You are all that you have ever thought, felt, read, experienced, believed, understood, done, considered, reasoned about or dreamed. A whole which is greater than the sum of its parts. You are a mind, and a mind is the words themselves, not the ink or the pages or the medium of writing. You are that which is written, not that which is written upon.
Nonetheless, to make new forms of intelligent minds we need to understand the medium, the structure, and the architecture.
Fortunately, we have a rather remarkable working example of a massively distributed computer and a scalable general intelligence algorithm running well on it: the brain. Neuroscience is advancing today at a rapid pace on all levels: neurons, micro-circuits, macro-circuits, and overall architecture. Those who say we are missing some key insight and are still far away from unraveling the brain’s mysteries are simply not up to date with the latest research. At the neuronal level, we have fairly accurate models of neuron dynamics and their low-level circuit properties, and simulations of these models behave close to their real world counterparts. At the micro-circuit level the brain is highly repetitive. The cortex for example – the largest human brain structure – is built out of a common generic circuit which is repeated massively across the surface.
We have acquired a good deal of data about these circuits and we know most of the computations they are capable of performing, even though there is still debate about how exactly these computations are specifically implemented with neurons. At the macro-circuit level we have vague knowledge about the typical functions of most of the brain’s regions acquired by studying brain-damaged patients, and several particular macro-circuits have been mapped in much more detail. The primate visual cortex has been mapped rather extensively, enough that we can now build accurate simulations that capture the functionality of one major macro-circuit: the feed-forward visual pathway. This pathway is a natural first step towards understanding the brain, as it starts with light coming in to the retina and then flowing up through the thalamus into the back of the cortex and then through several layers of parallel image processing. This feed-forward pathway can be isolated and understood in rapid visual presentation experiments where a subject is isolated in a dark space and then show a brief flash of a complex image. The subject then must identify some information about the image, such as whether or not it contains an object such as a dog or hat. Humans and other primates can be trained to identify objects in images in as little as a hundred milliseconds, so we know that the task must involve a small number of processing steps – on the order of dozens – based on the speed of neural circuitry.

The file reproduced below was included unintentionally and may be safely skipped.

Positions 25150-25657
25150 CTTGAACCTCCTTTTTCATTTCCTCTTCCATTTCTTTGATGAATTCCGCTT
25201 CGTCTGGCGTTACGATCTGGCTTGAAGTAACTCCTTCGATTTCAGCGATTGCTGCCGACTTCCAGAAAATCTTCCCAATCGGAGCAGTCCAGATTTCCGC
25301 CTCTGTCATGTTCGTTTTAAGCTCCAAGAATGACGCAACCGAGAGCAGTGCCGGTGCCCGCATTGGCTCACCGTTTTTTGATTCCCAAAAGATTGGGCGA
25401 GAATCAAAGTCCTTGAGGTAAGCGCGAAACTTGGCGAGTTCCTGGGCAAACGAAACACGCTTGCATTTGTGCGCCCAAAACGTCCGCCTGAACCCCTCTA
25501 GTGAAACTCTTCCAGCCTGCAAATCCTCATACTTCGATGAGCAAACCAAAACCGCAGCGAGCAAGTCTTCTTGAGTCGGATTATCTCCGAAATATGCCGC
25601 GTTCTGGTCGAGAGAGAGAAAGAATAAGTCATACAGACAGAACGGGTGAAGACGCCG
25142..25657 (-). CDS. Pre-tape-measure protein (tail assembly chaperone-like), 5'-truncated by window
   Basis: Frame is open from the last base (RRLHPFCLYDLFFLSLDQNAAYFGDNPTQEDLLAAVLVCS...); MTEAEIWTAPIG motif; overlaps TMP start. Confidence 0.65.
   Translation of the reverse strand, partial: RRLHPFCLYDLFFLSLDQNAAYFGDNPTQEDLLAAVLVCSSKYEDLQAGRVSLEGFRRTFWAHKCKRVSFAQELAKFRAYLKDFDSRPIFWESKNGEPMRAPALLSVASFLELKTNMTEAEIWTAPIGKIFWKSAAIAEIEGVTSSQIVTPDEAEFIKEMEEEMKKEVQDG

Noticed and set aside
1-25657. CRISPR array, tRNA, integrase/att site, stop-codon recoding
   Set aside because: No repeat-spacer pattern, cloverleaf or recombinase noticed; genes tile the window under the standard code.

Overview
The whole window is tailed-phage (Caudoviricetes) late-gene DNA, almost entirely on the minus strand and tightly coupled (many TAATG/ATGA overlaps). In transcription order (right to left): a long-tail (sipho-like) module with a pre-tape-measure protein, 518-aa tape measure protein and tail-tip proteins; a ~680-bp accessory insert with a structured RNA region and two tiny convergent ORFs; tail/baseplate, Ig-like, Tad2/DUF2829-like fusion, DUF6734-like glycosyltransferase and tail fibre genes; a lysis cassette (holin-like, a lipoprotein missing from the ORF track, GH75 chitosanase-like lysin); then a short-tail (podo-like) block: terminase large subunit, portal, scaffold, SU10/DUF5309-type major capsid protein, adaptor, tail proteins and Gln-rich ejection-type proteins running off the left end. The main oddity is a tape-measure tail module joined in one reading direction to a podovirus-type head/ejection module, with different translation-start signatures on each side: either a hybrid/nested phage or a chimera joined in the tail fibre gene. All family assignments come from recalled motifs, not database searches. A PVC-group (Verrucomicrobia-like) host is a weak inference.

This research has been ongoing for decades, and by around 2005 researchers such as Tomaso Poggio at MIT’s cognitive and brain science lab implemented software models that matched human visual cortex in both detailed implementation and effectiveness. Moreover, this visual cortex derived algorithm set a new benchmark in this problem domain. It may be possible that there is a more optimal serial design, but in terms of optimality in minimizing the number of total computational steps, there’s literally very little room for improvement, because the primate visual cortex performs these recognitions in just a few dozen (extremely parallel) computational cycles! More recent work has moved on to mapping the other related visual pathways that govern motion, color, texture, attention, and far more to describe here. As the visual cortex is some 10% of the total cortex or more, and the same cortical circuit is used everywhere with only minor specializations, the brain’s macro-circuits are being mapped at a brisk pace, and a full map is reasonable in a decade or so.